Just Stop Oil activists arrested after Stonehenge sprayed with 'orange powder paint'

Two climate activists have been arrested after Stonehenge was sprayed with "orange powder paint" as part of a protest calling for the next government to commit to phasing out fossil fuels by 2030.

The historic stone circle in Wiltshire was sprayed at around midday, according to the Just Stop Oil protest group - and comes just a day before thousands of people are expected to head there for the summer solstice.

Video footage showed two people wearing white Just Stop Oil shirts running up to the monoliths with canisters spraying paint.

Members of the public were seen trying to prevent the protesters by dragging them away.

Several stones were covered in the substance before the protesters stopped and sat cross-legged on the grass.

In a statement, Just Stop Oil said its action was to demand the next UK government should agree a plan with other countries to end the extraction and burning of oil, gas and coal by 2030.

The two protesters involved in the incident said the spray was an "orange cornflour" which will wash away in the rain, according to the Just Stop Oil website.

In quotes provided by Just Stop Oil, Niamh Lynch, said to be a student from Oxford, said the continued burning of oil, coal and gas was leading to "death and suffering".

"It's time for us to think about what our civilization will leave behind - what is our legacy?" she said.

Just Stop Oil said Rajan Naidu, from Birmingham, added: "Either we end the fossil fuel era, or the fossil fuel era will end us."

Read more:
Who are the Just Stop Oil protest group?

A Just Stop Oil spokesperson said: "The UK's government in waiting has committed to enacting Just Stop Oil's original demand of 'no new oil and gas'.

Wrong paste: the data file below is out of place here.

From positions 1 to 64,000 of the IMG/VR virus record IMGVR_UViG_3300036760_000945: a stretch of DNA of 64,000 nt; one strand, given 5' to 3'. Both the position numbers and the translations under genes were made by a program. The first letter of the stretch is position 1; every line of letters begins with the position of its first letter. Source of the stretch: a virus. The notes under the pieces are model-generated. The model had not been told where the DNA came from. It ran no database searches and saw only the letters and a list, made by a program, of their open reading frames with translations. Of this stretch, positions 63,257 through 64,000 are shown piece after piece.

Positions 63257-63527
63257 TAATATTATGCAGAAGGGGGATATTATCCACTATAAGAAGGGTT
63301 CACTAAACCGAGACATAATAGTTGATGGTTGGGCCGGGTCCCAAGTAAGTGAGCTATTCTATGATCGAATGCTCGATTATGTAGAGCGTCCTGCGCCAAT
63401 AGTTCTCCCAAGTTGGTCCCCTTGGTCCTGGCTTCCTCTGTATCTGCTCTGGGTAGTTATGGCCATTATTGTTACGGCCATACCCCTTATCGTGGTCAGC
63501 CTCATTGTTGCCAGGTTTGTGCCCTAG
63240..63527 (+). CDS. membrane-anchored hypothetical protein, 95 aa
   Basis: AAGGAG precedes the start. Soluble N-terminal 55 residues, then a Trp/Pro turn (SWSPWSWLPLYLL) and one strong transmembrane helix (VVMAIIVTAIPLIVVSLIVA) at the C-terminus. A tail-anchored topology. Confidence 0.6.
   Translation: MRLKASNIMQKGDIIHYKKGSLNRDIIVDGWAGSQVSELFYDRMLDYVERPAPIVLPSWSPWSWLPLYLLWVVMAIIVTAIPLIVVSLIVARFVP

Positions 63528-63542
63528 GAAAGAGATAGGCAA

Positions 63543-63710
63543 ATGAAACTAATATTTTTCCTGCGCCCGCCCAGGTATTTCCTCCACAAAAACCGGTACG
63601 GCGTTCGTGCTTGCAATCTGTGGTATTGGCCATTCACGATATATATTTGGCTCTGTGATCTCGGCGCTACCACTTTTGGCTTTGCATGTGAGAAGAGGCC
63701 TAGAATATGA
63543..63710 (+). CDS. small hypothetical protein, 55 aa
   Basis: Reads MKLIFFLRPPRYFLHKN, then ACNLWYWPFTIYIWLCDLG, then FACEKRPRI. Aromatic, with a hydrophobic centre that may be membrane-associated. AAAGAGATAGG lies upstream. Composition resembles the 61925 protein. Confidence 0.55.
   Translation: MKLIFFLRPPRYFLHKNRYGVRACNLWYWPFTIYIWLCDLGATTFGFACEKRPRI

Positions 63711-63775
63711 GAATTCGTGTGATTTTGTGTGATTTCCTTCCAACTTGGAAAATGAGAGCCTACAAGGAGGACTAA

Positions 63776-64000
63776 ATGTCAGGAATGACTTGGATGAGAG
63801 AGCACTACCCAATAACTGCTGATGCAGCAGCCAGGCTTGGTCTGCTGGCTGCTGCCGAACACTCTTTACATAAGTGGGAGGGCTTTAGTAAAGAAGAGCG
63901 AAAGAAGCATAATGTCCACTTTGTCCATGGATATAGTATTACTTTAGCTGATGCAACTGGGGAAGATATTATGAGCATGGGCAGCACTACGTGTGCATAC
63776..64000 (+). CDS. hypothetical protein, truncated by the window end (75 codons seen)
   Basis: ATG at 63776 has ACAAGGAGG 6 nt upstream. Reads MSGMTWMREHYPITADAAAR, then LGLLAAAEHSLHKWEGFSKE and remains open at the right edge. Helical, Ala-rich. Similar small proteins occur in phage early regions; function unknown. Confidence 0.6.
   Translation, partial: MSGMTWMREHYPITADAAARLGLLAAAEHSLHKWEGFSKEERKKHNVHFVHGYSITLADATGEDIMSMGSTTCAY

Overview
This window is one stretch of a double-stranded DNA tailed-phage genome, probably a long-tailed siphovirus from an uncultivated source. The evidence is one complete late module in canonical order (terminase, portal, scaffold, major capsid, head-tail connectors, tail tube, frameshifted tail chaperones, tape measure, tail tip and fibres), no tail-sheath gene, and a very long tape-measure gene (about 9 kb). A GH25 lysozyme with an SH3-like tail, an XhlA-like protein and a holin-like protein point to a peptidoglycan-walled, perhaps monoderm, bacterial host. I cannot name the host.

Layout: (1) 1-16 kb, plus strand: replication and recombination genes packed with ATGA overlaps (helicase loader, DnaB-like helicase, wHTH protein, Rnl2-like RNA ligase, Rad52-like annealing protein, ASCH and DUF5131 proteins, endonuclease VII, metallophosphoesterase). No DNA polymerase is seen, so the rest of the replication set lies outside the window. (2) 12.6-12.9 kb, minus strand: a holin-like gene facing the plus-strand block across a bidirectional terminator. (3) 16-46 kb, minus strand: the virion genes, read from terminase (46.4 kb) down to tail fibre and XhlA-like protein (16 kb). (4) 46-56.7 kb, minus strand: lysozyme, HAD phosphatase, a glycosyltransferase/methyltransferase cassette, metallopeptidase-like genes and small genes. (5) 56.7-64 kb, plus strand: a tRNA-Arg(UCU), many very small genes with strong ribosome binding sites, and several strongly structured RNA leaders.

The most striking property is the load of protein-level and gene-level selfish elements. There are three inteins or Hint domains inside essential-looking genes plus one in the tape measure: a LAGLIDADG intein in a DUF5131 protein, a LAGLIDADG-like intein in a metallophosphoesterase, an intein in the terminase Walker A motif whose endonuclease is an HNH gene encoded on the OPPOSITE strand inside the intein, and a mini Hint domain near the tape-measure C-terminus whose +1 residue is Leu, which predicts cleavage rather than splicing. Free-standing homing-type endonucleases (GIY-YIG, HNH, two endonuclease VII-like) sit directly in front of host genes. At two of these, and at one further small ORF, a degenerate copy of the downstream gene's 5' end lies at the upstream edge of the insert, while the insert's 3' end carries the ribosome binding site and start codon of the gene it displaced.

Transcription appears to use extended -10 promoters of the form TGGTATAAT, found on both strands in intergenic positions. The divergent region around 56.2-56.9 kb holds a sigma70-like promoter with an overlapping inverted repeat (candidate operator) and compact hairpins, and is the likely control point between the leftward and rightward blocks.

"However, we all know this is not enough. Continuing to burn coal, oil and gas will result in the death of millions.

"We have to come together to defend humanity or we risk everything.

"That's why Just Stop Oil is demanding that our next government sign up to a legally-binding treaty to phase out fossil fuels by 2030."

Wiltshire Police said: "We have arrested two people following an incident at Stonehenge this afternoon.

"At around noon, we responded to a report that orange paint had been sprayed on some of the stones by two suspects.

"Officers attended the scene and arrested two people on suspicion of damaging the ancient monument."

A spokeswoman for English Heritage described the incident as "extremely upsetting" and said the "extent of the damage" was being investigated - but added Stonehenge "remains open" to the public.

Prime Minister Rishi Sunak said the incident was "a disgraceful act of vandalism".

Labour leader Sir Keir Starmer called the damage "outrageous" and said "those responsible must face the full force of the law".

Stonehenge was built on the flat lands of Salisbury Plain some 5,000 years ago, with the stone circle erected in the late Neolithic period around 2,500 BC.